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Is Kazakhstan vulnerable to the Dutch disease?

  • Kuralbayeva, Karlygash
  • Kutan, Ali M.
  • Wyzan, Michael L.

Kazakhstan possesses extensive natural resources reserves that are expected to yield significant export revenues. Since Kazakhstan’s attaining independence in 1991, the composition of exports has changed in favor of energy-related sectors. In the context of such evidence and considerable expected future revenues, many researchers have pointed to the Dutch Disease question. This paper examines whether Kazakhstan is vulnerable to this condition. Using an extended version of the Balassa-Samuelson model including a terms-of-trade effect, we find evidence that changes in the terms of trade had a significant effect on the real exchange rate after 1996, providing evidence of the Dutch Disease.

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Paper provided by ZEI - Center for European Integration Studies, University of Bonn in its series ZEI Working Papers with number B 29-2001.

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Date of creation: 2001
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Handle: RePEc:zbw:zeiwps:b292001
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  1. Jose De Gregorio & Holger C. Wolf, 1994. "Terms of Trade, Productivity, and the Real Exchange Rate," NBER Working Papers 4807, National Bureau of Economic Research, Inc.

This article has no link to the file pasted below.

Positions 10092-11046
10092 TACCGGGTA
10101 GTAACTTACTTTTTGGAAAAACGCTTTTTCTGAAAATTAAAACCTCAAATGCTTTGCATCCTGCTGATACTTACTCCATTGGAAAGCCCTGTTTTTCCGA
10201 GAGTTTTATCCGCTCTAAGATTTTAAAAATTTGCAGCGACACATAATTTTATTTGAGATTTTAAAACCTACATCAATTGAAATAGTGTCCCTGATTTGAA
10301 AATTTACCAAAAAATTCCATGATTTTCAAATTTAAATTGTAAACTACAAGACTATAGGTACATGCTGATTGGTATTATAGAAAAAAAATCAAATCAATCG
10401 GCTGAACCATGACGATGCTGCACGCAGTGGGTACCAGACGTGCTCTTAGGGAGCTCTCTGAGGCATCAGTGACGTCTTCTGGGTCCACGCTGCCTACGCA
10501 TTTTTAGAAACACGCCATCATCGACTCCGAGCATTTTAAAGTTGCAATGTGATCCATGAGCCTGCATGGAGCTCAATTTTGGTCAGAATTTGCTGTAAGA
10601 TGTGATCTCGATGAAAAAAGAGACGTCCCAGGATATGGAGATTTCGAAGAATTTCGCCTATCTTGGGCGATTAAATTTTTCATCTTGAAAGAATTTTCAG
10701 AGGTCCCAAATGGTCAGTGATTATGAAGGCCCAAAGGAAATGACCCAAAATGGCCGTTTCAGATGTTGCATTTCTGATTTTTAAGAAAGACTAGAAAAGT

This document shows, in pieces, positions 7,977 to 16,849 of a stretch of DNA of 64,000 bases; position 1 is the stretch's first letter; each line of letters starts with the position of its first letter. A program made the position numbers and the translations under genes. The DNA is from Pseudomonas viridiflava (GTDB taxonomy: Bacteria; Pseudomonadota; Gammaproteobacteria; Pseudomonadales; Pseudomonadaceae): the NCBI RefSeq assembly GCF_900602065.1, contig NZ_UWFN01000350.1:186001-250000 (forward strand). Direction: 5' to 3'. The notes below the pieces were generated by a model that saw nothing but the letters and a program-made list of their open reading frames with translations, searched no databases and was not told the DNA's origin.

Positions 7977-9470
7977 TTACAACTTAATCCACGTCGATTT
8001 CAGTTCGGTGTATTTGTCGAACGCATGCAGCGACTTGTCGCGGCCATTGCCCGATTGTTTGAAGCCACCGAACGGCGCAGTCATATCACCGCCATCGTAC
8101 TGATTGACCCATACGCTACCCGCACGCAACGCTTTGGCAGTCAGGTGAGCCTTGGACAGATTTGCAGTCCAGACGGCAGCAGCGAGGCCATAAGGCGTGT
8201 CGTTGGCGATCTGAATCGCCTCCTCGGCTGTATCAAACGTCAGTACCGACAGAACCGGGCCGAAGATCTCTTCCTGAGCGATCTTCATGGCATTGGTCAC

2. van Wijnbergen, Sweder J G, 1984. "The 'Dutch Disease': A Disease after All?," Economic Journal, Royal Economic Society, vol. 94(373), pages 41-55, March.
  3. Ali M. Kutan & Selahattin Dibooglu, 1998. "Sources of real and nominal exchange rate fluctuations in transition economies," Working Papers 1998-022, Federal Reserve Bank of St. Louis.
  4. Lutkepohl, Helmut & Reimers, Hans-Eggert, 1992. "Granger-causality in cointegrated VAR processes The case of the term structure," Economics Letters, Elsevier, vol. 40(3), pages 263-268, November.
  5. Davis, Graham A., 1995. "Learning to love the Dutch disease: Evidence from the mineral economies," World Development, Elsevier, vol. 23(10), pages 1765-1779, October.
  6. Brada, Josef C., 1998. "Introduction: Exchange Rates, Capital Flows, and Commercial Policies in Transition Economies," Journal of Comparative Economics, Elsevier, vol. 26(4), pages 613-620, December.
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